Ms. Ball also talked a fair amount about “First Readers.” She had some fair criticism of the “weekly writing group” structure. I’d never heard of first readers, but it was pretty easy to grok what she was talking about. I really like the idea of more of a circle of peers that help each other as need be with a common goal of doing this for a living. I spend so much of my scant free time working on writing that eating into that for a formal critique group is off-putting. Especially when I’m also expected to read stuff from people and be prepared to critique. I’m happy to do it for friends. It’s harder to do it for “people I met through a writing group.”

Granted, this doesn’t mean I’m giving up my Type-n-Gripe night. But then, we never make any claims to being a “serious” writing group.

There were a couple workshops that were recommended in the “Wrangling Writing Groups” panel. (This was the same panel that spawned the phrase, “getting people out of the fan-fic ghettos.” Any interest I had in writing fan-fic died with that statement.) One of them is the CSSF SF Writer’s Workshop organized by Jim Gunn at the University of Kansas. I thought there had been mention of Kij Johsnon having a workshop in the Seattle area, but all I can find is that she does a Novel Writing Workshop at the same time as Jim Gunn’s workshop. Based on the dates, this could be a good first alternate if Clarion/Clarion West falls through. My second alternate looks like, Viable Paradise. The latter I heard about through another writer friend. It looks like Elizabeth Bear teaches at it. I feel vaguely embarrassed that I never noticed on her blog. I guess that shows how closely I read her blog… It would be surreal on a lot of levels to attend Viable Paradise.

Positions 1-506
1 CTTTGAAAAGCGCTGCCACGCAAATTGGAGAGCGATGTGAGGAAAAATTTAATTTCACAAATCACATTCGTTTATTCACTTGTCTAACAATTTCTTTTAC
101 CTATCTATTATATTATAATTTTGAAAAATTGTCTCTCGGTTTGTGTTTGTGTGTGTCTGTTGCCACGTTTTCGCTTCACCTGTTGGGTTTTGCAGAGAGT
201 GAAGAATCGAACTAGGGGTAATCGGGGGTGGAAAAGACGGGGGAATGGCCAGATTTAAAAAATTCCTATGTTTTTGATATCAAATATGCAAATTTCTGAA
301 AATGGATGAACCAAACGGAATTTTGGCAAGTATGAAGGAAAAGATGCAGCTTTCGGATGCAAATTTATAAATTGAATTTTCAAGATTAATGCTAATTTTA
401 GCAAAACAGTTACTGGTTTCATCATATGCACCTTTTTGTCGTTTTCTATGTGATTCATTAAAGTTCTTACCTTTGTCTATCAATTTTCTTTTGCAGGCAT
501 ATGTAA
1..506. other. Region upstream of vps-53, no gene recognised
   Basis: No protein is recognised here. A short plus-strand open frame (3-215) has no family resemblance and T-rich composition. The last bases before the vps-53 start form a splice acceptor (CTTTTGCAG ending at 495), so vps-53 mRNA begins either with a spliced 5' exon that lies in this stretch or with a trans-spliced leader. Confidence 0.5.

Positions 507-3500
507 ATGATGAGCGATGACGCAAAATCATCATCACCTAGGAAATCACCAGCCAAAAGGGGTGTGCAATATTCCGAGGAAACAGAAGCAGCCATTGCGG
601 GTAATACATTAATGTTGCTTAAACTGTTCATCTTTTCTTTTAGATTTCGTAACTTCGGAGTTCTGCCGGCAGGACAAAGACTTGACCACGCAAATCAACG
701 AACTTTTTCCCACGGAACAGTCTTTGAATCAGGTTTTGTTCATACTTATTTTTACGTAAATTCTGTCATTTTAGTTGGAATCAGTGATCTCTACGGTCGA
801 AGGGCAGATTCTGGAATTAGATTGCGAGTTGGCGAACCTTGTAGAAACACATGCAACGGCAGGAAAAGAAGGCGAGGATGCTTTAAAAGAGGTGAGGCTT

Another thing I had only been vaguely cognizant of but had never payed attention to was the Writers of the Future contest. It’s free to enter, the prize is nice and, though it’s run by Scientologists, it was pointed out that their money spends as good as anyone else’s. My viablility for other contests is open for a while, my viability for this one is a little more narrow.

I had in my notes, “Gilbert: Youtube?” I don’t remember what I was thinking of when I wrote that. I vaguely recall “Gilbert” was a woman. So I think it was a reference to this video featuring Elizabeth Gilbert, talking about creativity. (It’s 20 minutes long, so I haven’t watched it all the way through.)

I’ve also been mulling around the idea of flash fiction. There are apparently professional venues for getting flash fiction published. I got excited when I thought I might have found a new home for Golden Apples, but it’s too long for flash fiction. But K.C. Ball does have a flash fiction e-zine that she does, so that may be something to consider for the future work.

While I’ve gushed a lot about Ms. Ball a lot, there were several other writers at the convention that I got to hear talk and thought were pretty great people. I can’t comment on how good their writing is, but I encourage you to check out the Web sites for these authors on the basis of their strong characgter: John Hedtke, Brenda Cooper, Robin Hobb, Michael Ehart, Ted Butler and John P. Alexander.

I feel a bit bad I didn’t go to any of the author readings/signings. I was gunshy about sitting in on a author I’d never heard of, dreading being the only person in the audience and having to admit I’d never heard of them. I mostly met these authors after they had their reading, or they had a reading when I wasn’t able to attend.